THE LOK SABHA election has brought about an extraordinary political churning in Tamil Nadu. The confusion on the political scene has given way to a polarisation, leaving only two major fronts in the fray. The national rivals, the Congress and the Bharatiya Janata Party, have tied up with the dominant regional players, the Dravida Munnetra Kazhagam and the All India Anna Dravida Munnetra Kazhagam. Just a few months ago, the DMK, then in the National Democratic Alliance, was carrying on a running battle with the State unit of the BJP. The AIADMK, which was without friends in the State, was searching for an elusive `third front' at the national level. The Congress and the Left parties, competitors for power in other parts of the country, were waiting for a binding force. But everything changed within days of the DMK seizing the initiative by walking out of the NDA. As in a jigsaw puzzle, the smaller political parties took their seemingly pre-ordained places in the two fronts. Both fronts are now beginning to display a notable degree of cohesiveness.

Evidently, the stakes are high for all the regional parties. Arithmetically, that is going by the sum of past vote shares that have held quite stable over successive elections, the DMK-led alliance has a formidable advantage over its rival. If in addition to the alliance factor there is a favourable shift in the popular vote, the multi-party alliance will be hoping to make a clean sweep of the 40 Lok Sabha seats in Tamil Nadu and Pondicherry. The other camp will be hoping that chemistry rather than arithmetic will determine the outcome. Electoral arithmetic aside, the DMK, the Marumalarchi Dravida Munnetra Kazhagam and the Pattali Makkal Katchi quit the NDA because they perceived the BJP to be moving closer to the AIADMK. Indeed, unusually for a Lok Sabha election, the campaign of the Opposition front, the Democratic Progressive Alliance, is likely to revolve round the performance of the AIADMK Government in the last three years. The three regional parties were part of the NDA for almost the whole term of the Vajpayee Government and hence cannot be overly critical of the BJP. Their target is the AIADMK, which not only kept up the pressure on the DMK and the MDMK, but also alienated its allies in the 2001 Assembly election — the Congress, the Left parties and the PMK — within months of coming to power. Thus for the regional parties the misuse of the Prevention of Terrorism Act, the clearest instance of which was the prolonged detention of the MDMK leader, Vaiko; the action against Government employees who went on strike; the victimisation of Opposition politicians; attacks on freedom of the press; and the increase in prices of essential commodities and tariffs on the services seem to have emerged as the dominant election issues.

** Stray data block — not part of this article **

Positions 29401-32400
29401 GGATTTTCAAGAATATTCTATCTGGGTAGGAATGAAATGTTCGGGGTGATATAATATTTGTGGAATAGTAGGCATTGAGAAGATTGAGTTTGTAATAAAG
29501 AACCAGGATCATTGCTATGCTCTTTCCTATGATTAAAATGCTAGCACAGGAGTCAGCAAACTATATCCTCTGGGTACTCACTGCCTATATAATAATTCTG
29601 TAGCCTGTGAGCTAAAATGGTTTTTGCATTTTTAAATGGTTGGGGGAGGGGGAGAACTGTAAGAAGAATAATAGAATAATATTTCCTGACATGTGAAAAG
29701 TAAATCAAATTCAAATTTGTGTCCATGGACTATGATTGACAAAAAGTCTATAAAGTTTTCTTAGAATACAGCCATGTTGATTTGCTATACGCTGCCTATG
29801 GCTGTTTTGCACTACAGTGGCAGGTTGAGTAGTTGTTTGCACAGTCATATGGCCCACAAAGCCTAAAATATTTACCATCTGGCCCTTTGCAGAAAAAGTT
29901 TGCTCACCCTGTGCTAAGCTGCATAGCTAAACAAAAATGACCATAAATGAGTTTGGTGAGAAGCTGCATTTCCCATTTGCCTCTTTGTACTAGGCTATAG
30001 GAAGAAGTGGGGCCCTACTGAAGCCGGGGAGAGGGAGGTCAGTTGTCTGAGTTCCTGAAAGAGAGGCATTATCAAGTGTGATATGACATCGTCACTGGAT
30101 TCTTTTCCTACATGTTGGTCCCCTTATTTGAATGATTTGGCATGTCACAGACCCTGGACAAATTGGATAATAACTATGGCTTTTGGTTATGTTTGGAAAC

In the event of a close contest at the national level, the Tamil Nadu outcome could prove crucial. But for the DMK, the MDMK and the PMK, the coming election is chiefly a rehearsal for the next State Assembly contest, which must come no later than in 2006. In that sense their priorities are very different from those of the Congress and the Left parties. Unseating the AIADMK in Tamil Nadu is the main concern of the regional parties. While a fractured verdict in the Lok Sabha election might provide enough temptation for one or two of the regional parties to pull in different directions, Mission 2006 can be a countervailing force. The DMK, as the leader of the DPA in Tamil Nadu, can be expected to develop the long-term vision of nurturing the alliance till the next Assembly election irrespective of how the rest of the country votes in the coming Lok Sabha poll.